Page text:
County residents now have free access to more than 900 audio books, without going to the library.
The Loudoun County Public Libraries combined the announcement Friday night with readings from Barbara Rosenblat, a narrator who has won 17 "Golden Earphone" awards. A master of inflection and accents, she changed her voice from male to female with the ease that a concert pianist's fingers flows across ivory keys.
She has narrated 400 books, including Elizabeth Peters' Amelia Peabody and Vicky Bliss books, Dorothy Gilman's Mrs. Pollifax series and Diane Mott Davidson's culinary mysteries featuring Goldy Bear.
Matt Walker, national sales manager for Recorded Books Inc., explained how to use the library system's latest technology, e-books. Residents need only log onto the libraries' Web site, www.lcpl.lib.va.us, click on e-books or e-audiobooks to download a book.
THE PROCEDURE requires a computer. With DSL or any high-speed connection, downloading takes about 10 minutes. The drawback, however, is the lengthy amount of time required Ñ about eight hours Ñ to do it using a dial-up connection.
Once the book is downloaded, a person can listen to it on the computer, or burn a compact disc (CD) and listen to it via a CD player. Another option is to download it from the computer to a MP3 player, using a USB port connection. The MP3 also can be plugged into speakers or headphones, which act as speakers, for listening purposes.
In addition, a $20 RF Transmitter can be connected to the MP3 so the sound comes out of the car radio. The MP3 and transmitter are placed on the car seat and the radio is set on a station that comes in fuzzy. The narration then comes clearly from the radio.
An MP3 is needed rather than an iPod, because an iPod cannot recognize the Windows media encryption used in the process.
Walker said his MP3, which is small enough to fit in a man's dress shirt pocket, cost $120, but the price can be as low as $60. Walker's MP3 had a 1.5 gigabyte capacity, enabling him to download up to 10 books. People can listen to the books for 21 days before renewal is required. That process takes one minute.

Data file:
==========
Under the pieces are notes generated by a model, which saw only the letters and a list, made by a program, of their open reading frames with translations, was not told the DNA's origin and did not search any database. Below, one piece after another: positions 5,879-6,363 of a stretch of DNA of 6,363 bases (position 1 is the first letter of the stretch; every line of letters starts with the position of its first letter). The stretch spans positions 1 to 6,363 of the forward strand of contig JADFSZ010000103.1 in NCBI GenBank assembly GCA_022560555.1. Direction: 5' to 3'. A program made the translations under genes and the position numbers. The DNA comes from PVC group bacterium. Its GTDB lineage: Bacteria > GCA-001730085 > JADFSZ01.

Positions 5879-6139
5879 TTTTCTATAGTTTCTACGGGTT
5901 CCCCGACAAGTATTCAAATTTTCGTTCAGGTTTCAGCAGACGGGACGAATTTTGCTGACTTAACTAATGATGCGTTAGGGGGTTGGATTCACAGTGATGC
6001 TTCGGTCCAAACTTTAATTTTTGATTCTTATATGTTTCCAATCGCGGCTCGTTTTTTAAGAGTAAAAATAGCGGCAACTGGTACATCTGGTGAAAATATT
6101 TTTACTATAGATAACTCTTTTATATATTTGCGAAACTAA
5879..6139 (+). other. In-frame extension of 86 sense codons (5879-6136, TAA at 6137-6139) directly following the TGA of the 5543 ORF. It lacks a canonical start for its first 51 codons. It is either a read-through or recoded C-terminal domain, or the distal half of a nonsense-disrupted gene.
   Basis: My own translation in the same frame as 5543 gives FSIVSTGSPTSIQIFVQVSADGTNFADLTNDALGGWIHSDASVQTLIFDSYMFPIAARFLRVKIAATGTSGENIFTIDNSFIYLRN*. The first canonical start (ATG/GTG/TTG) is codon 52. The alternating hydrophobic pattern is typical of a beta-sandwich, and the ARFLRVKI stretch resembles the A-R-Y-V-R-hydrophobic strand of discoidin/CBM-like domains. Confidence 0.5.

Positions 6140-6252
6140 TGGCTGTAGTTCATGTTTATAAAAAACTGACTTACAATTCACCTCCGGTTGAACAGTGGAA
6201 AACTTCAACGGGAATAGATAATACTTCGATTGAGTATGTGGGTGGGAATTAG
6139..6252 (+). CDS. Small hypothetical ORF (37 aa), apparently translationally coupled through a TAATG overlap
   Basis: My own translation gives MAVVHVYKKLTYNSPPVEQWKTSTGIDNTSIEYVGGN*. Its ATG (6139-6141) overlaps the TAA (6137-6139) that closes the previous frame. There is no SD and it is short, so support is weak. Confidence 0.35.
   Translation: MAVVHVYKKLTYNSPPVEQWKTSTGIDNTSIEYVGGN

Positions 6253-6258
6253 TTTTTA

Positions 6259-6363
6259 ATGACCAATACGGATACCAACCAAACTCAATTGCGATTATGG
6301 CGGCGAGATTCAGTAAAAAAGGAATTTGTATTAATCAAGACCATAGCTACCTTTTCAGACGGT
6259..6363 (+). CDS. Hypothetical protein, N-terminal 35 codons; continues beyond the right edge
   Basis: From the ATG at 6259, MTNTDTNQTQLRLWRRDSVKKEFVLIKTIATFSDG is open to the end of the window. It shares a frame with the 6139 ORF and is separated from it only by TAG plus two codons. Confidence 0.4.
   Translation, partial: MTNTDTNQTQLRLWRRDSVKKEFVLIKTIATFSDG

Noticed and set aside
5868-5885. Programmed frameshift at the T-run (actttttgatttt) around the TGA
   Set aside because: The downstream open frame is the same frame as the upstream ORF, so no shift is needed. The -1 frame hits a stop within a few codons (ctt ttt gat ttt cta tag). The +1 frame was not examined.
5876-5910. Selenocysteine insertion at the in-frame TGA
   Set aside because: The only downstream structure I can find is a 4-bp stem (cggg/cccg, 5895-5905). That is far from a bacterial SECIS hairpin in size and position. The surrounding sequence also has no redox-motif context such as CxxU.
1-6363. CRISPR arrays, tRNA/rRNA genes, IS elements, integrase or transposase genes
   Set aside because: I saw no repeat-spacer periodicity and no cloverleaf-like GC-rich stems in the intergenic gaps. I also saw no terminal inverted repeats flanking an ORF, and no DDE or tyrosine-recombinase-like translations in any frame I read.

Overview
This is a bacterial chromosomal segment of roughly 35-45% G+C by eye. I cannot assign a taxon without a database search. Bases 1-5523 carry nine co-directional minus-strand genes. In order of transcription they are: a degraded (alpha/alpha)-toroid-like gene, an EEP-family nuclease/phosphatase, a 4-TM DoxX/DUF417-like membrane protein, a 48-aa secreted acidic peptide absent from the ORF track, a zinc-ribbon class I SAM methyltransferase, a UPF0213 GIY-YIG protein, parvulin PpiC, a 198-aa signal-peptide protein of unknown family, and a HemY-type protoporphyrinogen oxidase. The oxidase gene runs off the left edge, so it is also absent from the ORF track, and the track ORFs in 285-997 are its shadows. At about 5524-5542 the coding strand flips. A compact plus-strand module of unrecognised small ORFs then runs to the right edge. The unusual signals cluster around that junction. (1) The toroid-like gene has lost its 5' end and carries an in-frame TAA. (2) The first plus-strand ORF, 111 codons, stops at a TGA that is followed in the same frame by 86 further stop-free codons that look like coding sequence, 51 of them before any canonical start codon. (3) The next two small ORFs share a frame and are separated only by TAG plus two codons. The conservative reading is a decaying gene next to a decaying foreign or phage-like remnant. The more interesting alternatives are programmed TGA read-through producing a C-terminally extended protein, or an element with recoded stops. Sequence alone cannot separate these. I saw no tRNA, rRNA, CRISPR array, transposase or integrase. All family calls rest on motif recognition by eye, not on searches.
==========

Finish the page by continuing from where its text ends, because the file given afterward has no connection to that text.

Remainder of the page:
Scanning the audience at the Ashburn Library, which included senior citizens, he said, "My only message to you is, 'Don't be afraid of it.'"
Margaret Kositch, the Ashburn Library adult reference librarian, said people cannot use the library computers to access e-books, because public libraries policy forbids any downloading.
E-books are just an option, Walker said. "Believe me, the library will continue to buy books and CDs."
NetLibrary is adding 30 audio books a month to the 900-book inventory. Loudoun County Public Libraries have 1,025 audio books on CDs and cassette tapes at its seven libraries.
ROSENBLAT HAS read 400 books during her career. "I love this business," she said. "It's more fun than a bucket full of bunnies."
She discussed the art of narration. She talked about how challenging it is to learn the different pronunciations of a word that might be spoken one way in one region of the country and an entirely different way somewhere else.
Rosenblat said she has the ability to quickly pick up new accents just by talking to a person for a few minutes. She also spends time listening to the eclectic voices on the New York City subway. "I sit, I watch and I absorb," she said.
To narrate books for hours at a time, a person has to be fit, healthy and well rested, she said. Before she does her professional narration, she reads the book once. In mysteries, she uses the inflection in her voice to steer listeners away from the actual character "who done it."
"I make someone obvious a little less obvious," she said.
While she is reading aloud, someone else will listen for mistakes, such as mispronounced, missing or incorrect words. After the book is finished, copies are sent to two other listeners. Then she re-reads sections that need clarification.
Using her boisterous, public-speaking voice Friday, she picked up a microphone and in a quiet, soothing audio voice, read excerpts from a variety of books. "In the studio, I use a different set of pipes. That's what they call it, 'pipes,'" she said. "It's a very subtle craft."
The actress has also had roles on Broadway, television shows, movies and commercials.
Rosenblat won the Audie Award for Best Female Solo Narration for "Bridget Jones' Diary," produced by Recorded Books Inc. On Broadway, she created the role of Mrs. Medlock in the Tony Award-winning production of "The Secret Garden."